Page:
Yumi’s Cells: Episodes 7-8 Open Thread
Our couple continues to date quite happily, but that doesn’t mean that every day is smooth sailing. While one disaster brings them closer together, and wakes up some dreams for the future, another set of circumstances (and people) just might put a wedge between them.
EPISODES 7-8 WEECAP
Things are better than ever between our couple after their Sokcho trip — so good, in fact, that Yumi has a
dream nightmare that her relationship with Woong thus far was all a dream. Luckily she wakes up and everything is as it should be. But here in the real world Yumi has a friend’s wedding looming on the horizon, and like many (all?) young women of marrying age, it puts all sorts of pressure on her. Soon, Yumi is desperate to bring Woong along and show him off.
To make the pressure on Yumi a little bit worse, she runs into her dreaded ex-boyfriend JI WOO-KI (a cameo by Lee Sang-yi who took a respite from Gongjin to turn up in Ilsan). He is the infamous character that caused the great flood in Yumi’s cell village and wreaked so much havoc in her heart.
Much like the wedding storyline, none of this is really new. But what is new, and even a little genius, is the constant dialogue going on in Yumi’s head/cells about Woo-ki’s reappearance. She reads his interest in her as romantic interest, and while her cells do their best to hold back her angry retorts, what winds up happening is even more panicky need to appear with Woong at the wedding (to which Woo-ki has also been invited).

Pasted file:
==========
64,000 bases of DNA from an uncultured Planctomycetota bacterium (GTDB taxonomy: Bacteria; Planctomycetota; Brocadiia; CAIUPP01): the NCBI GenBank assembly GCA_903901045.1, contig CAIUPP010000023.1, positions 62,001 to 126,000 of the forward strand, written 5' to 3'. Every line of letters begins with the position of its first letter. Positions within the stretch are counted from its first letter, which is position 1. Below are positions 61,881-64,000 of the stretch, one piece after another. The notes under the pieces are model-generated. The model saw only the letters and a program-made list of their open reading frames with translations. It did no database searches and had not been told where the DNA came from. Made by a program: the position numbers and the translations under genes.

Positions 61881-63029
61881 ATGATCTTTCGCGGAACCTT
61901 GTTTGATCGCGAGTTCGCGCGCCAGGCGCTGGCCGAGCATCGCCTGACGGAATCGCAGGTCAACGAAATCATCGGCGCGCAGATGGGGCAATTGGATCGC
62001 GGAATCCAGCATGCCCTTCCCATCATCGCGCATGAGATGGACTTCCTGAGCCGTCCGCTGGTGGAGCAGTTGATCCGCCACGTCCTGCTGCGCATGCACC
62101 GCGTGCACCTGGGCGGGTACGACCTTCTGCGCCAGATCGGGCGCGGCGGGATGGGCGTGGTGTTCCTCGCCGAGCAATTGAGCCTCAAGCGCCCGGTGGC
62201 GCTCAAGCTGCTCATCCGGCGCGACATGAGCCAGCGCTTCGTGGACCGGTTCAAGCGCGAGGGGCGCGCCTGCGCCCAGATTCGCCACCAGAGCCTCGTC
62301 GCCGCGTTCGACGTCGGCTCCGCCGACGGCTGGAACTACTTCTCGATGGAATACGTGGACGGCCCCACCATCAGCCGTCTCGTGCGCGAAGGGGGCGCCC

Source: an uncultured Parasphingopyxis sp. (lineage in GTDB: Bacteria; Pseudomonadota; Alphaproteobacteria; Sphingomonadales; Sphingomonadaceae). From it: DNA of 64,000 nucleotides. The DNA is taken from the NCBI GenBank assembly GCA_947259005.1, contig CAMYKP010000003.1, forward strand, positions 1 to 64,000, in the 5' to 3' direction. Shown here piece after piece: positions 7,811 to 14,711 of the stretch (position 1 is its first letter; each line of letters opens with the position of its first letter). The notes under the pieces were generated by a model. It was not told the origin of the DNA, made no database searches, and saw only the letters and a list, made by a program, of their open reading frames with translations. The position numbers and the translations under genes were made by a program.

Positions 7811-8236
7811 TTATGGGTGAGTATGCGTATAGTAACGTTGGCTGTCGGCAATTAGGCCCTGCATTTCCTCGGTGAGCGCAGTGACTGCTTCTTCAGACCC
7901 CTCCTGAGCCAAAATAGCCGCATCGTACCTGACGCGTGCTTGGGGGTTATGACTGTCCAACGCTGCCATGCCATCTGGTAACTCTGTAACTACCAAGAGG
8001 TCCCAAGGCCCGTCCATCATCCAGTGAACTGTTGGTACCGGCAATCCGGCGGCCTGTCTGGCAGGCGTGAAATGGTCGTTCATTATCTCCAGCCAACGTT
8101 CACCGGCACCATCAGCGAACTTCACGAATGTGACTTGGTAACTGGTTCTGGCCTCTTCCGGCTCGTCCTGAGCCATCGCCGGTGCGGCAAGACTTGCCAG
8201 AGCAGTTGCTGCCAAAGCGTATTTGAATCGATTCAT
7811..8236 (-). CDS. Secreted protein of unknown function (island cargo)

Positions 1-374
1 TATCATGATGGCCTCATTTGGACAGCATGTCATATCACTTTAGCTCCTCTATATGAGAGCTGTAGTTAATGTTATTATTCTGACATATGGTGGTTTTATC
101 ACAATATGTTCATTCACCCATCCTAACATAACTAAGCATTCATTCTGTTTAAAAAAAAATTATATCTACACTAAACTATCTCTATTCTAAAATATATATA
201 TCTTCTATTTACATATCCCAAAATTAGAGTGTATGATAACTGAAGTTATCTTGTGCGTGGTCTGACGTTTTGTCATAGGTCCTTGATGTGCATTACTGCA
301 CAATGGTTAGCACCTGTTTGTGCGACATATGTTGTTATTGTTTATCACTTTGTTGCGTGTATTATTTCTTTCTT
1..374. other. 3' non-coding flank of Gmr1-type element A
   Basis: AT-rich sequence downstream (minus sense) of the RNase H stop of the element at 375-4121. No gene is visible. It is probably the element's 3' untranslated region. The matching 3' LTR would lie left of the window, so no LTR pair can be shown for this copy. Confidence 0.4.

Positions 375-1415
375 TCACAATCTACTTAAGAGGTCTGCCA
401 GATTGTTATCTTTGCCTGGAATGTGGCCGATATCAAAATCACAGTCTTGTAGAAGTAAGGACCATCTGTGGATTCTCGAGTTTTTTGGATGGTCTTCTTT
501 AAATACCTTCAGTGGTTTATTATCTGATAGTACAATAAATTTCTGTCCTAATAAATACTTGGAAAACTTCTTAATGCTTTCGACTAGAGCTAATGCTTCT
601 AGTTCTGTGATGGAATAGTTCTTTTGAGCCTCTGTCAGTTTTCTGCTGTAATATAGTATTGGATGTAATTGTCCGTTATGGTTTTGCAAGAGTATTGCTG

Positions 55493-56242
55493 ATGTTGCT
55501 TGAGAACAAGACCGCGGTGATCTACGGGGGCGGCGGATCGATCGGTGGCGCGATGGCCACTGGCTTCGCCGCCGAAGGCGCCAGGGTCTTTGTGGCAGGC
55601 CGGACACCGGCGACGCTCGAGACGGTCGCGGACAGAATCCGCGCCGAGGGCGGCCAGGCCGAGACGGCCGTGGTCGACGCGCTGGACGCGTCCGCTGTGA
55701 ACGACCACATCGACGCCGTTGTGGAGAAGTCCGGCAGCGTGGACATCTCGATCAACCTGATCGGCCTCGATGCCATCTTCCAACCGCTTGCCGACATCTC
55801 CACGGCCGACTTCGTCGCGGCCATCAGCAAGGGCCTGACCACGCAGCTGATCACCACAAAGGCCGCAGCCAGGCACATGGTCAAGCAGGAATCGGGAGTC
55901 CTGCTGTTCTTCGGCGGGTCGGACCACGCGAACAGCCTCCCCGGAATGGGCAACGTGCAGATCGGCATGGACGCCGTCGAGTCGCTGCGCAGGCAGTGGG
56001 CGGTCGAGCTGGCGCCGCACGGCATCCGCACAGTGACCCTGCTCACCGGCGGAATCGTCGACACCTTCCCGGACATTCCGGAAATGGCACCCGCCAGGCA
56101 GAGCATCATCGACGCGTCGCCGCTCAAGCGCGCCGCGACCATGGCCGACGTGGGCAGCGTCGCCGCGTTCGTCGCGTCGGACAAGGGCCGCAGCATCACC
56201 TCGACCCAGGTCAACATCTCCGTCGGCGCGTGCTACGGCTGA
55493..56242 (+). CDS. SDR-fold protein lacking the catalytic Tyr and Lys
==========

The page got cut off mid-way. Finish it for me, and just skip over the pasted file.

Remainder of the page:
The entire wedding scene is great, and painfully realistic — from Yumi’s self-consciousness and assumptions about Woo-ki’s attentions to her, to her nervousness about Woong’s arrival at the wedding and how he’ll be perceived by her friends.
What makes it so great, though, is the build-up. Yumi wants so much to show off her happy relationship, especially to the man that broke her heart and seems to be interested in a relationship with her again. The tension builds up to their conversion outside the chapel, when Yumi’s expectations (and ours) are entirely inverted: Woo-ki has been seeking her out merely to tell her he’s getting married.
In her embarrassment, hurt, and confusion, instead of excusing herself, Yumi (thanks to her Emotion Cell) goes into Automatic Reaction mode. Pretty soon she’s rattling off to Woo-ki all the details of her impending marriage to Woong… who of course has just arrived and is standing shocked right behind her.
It’s awkward and awful, but rather than explode into a full-fledged disaster, it’s yet another example of the gem that is Woong. The boy doesn’t look like much, but he got a read on the entire situation, played along with Yumi’s tall tale, and even understood why she did it. I don’t think I’ve ever loved him as much as during this whole exchange.
Here the drama takes a fun turn, and Episode 8 starts in Yumi’s future, where a bunch of young cells are learning about her history. They’re told that this wedding, in addition to being her Most Embarrassing Moment, is also pinned to a lot of other events in her life. Marriage became hard to talk about for both Yumi and Woong, after that event and the rumors that followed. This is especially sad because we learned that buried deep in Woong’s sea is a discarded desire: the desire to get married. He abandoned it long ago, but his cells are now aware of where it sits on the sea floor.